The Pennsylvania Department of Environmental Protection (DEP) has appealed the state Commonwealth Court’s decision last month to temporarily stay parts of the agency’s regulatory overhaul for shale producers so it may consider a lawsuit filed by the industry.

The Marcellus Shale Coalition (MSC) filed its lawsuit in October, seeking declaratory judgment that sections of the regulatory package are unlawful. It also filed an application for summary relief and expedited review, asking the court to stay sections it is challenging until the legality of the provisions are decided. In an order granting preliminary injunctive relief last month, Judge P. Kevin Brobson enjoined the DEP from implementing some of the regulations, finding that they could cause irreparable harm to MSC members and may exceed the agency’s authority.

“These regulations establish basic protections for areas that could be impacted by unconventional drilling — places like schools, playgrounds and other public resources,” said Acting DEP Secretary Patrick McDonnell on Tuesday after the appeal was filed. “These commonsense regulations were the result of five years of public participation, including dozens of meetings with natural gas industry leaders and trade groups, as well as nearly 25,000 Pennsylvanians who made their voices heard by providing public comments.”

In its appeal, the DEP questioned whether the court erred in issuing the stay because some of the legal standards for it might not have been met. During a hearing in October on its request to stay the sections, the MSC argued against them but did not call any witnesses. The organization has argued that the rules being challenged are unlawful, burdensome and costly.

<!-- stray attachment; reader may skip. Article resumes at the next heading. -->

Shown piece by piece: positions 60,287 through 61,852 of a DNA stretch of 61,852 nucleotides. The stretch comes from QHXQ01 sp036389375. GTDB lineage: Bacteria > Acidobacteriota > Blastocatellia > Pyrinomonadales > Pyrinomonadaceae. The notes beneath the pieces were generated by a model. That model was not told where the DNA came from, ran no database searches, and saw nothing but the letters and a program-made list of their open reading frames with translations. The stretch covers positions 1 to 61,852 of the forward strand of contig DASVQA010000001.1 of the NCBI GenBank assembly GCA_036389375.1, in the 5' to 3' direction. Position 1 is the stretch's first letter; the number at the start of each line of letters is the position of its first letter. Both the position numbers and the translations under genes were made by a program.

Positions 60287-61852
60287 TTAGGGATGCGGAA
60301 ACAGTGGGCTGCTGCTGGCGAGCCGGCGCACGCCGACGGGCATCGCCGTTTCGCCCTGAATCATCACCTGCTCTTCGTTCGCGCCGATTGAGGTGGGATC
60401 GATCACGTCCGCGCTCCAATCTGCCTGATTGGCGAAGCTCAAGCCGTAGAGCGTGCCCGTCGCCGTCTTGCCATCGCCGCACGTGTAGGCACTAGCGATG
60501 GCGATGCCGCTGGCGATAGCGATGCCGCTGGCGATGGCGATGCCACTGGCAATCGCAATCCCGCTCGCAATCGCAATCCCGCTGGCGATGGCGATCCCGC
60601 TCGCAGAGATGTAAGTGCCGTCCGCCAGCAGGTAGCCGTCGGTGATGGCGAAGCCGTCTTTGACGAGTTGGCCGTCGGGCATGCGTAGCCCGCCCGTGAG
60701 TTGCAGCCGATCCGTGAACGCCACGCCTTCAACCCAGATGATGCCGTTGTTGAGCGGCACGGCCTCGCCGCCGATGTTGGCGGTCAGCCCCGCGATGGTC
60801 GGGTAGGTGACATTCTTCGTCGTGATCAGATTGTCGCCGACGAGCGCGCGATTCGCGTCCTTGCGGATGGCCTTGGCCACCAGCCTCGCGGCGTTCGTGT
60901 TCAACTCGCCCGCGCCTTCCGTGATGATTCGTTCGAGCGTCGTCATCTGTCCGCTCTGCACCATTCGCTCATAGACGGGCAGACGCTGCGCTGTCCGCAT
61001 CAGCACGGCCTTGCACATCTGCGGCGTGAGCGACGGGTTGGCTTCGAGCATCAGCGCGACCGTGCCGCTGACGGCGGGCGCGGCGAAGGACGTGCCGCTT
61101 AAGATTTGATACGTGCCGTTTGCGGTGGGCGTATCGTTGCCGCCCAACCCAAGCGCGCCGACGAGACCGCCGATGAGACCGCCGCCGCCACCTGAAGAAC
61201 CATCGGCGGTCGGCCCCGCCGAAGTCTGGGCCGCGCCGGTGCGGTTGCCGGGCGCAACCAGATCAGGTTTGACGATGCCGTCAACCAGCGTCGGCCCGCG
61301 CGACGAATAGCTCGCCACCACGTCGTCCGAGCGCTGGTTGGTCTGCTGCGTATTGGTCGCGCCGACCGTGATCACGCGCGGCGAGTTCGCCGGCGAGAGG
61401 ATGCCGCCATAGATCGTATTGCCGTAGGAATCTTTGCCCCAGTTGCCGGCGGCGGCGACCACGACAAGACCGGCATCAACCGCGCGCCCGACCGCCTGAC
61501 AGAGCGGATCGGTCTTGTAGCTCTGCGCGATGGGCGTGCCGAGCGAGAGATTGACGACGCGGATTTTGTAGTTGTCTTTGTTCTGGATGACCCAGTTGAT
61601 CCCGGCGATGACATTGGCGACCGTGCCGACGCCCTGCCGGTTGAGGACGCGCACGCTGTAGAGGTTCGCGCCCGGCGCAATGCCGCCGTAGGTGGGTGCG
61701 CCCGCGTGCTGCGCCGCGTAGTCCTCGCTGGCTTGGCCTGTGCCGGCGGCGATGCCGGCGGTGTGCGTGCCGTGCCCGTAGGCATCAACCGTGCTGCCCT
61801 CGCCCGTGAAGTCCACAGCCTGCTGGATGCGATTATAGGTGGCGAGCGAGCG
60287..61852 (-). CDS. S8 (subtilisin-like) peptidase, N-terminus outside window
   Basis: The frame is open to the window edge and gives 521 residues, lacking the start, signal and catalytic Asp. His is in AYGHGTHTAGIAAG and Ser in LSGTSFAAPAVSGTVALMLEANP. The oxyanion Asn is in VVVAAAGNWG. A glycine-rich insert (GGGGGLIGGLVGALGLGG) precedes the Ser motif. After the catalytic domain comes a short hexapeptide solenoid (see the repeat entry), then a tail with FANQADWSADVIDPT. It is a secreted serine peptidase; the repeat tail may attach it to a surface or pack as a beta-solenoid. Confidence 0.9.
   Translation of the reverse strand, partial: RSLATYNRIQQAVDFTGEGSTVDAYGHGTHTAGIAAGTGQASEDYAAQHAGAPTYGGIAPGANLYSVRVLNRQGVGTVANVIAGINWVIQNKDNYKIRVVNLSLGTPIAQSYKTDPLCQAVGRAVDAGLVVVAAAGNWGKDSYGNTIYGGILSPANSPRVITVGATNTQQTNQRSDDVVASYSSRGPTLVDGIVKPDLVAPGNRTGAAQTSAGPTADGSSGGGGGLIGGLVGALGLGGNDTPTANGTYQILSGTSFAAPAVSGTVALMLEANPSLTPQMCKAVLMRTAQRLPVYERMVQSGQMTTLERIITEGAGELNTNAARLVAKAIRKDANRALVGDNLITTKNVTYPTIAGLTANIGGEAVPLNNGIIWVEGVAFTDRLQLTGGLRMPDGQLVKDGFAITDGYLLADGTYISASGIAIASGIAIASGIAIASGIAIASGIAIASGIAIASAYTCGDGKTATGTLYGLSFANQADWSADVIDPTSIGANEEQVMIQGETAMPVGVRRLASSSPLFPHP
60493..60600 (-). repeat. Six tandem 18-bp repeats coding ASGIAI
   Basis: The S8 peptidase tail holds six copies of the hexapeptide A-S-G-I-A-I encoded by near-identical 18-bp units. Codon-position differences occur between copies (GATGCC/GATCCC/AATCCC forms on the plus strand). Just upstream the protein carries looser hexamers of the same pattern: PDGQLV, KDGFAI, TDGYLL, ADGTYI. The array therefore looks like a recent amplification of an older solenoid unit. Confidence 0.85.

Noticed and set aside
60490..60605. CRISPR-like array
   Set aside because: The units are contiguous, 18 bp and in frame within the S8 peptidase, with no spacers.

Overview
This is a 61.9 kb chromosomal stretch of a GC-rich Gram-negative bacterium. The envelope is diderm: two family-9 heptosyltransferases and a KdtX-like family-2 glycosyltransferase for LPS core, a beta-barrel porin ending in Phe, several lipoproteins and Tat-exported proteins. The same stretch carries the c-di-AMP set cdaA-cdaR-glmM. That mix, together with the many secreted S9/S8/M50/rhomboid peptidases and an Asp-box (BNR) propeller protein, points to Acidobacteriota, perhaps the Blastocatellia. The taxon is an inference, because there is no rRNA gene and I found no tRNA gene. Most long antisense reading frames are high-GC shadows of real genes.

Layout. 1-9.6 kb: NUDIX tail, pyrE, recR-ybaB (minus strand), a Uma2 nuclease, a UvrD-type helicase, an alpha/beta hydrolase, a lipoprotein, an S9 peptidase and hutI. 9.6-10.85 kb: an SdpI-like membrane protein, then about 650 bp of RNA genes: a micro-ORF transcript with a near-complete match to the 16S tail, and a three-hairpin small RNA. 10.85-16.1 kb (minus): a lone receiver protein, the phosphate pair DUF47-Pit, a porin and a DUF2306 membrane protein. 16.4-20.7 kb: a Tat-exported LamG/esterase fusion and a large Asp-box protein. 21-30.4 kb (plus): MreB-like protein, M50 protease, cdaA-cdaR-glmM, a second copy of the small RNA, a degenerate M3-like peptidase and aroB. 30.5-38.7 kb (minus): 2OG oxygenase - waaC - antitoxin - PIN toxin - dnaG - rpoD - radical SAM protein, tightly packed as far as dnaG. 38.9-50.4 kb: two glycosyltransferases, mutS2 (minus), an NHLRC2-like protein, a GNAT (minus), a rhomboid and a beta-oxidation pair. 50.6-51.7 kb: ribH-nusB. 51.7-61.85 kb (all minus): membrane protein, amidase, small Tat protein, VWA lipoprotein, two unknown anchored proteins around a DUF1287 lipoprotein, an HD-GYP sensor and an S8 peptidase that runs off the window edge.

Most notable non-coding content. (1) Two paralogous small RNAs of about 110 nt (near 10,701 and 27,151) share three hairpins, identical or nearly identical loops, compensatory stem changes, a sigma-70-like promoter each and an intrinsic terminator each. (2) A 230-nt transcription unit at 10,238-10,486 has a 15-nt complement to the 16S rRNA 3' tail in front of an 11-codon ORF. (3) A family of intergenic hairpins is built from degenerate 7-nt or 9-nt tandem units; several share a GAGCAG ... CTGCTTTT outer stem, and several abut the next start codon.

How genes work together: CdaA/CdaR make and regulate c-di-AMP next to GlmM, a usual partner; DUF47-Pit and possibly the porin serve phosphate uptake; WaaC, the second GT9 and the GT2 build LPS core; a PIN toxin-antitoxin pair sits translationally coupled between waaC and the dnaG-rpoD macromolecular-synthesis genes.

DEP began drafting the regulations about five years ago and were supposed to take effect Oct. 8. However, less than a week after they were to take effect, the MSC filed its lawsuit. The new rules are designed to reduce impacts on public resources, such as schools and parks, help prevent spills, strengthen waste management and require stronger well site restoration.

The court, which has not scheduled when it will hear the merits of the lawsuit, stayed a section of the rules in its entirety that would require more stringent well site restoration standards. It also stayed one to require existing impoundments be closed or upgraded within 12 months.

Also enjoined is part of the public resources protection provision that would require operators to conduct a review of the impacts drilling would have on parks, forests, rivers, national landmarks, schools and drinking water protection areas. The court stayed those regulations for schools, playgrounds and species of special concern. It also enjoined rules that would require operators to monitor and remediate damage to wells owned by other companies or those without an owner.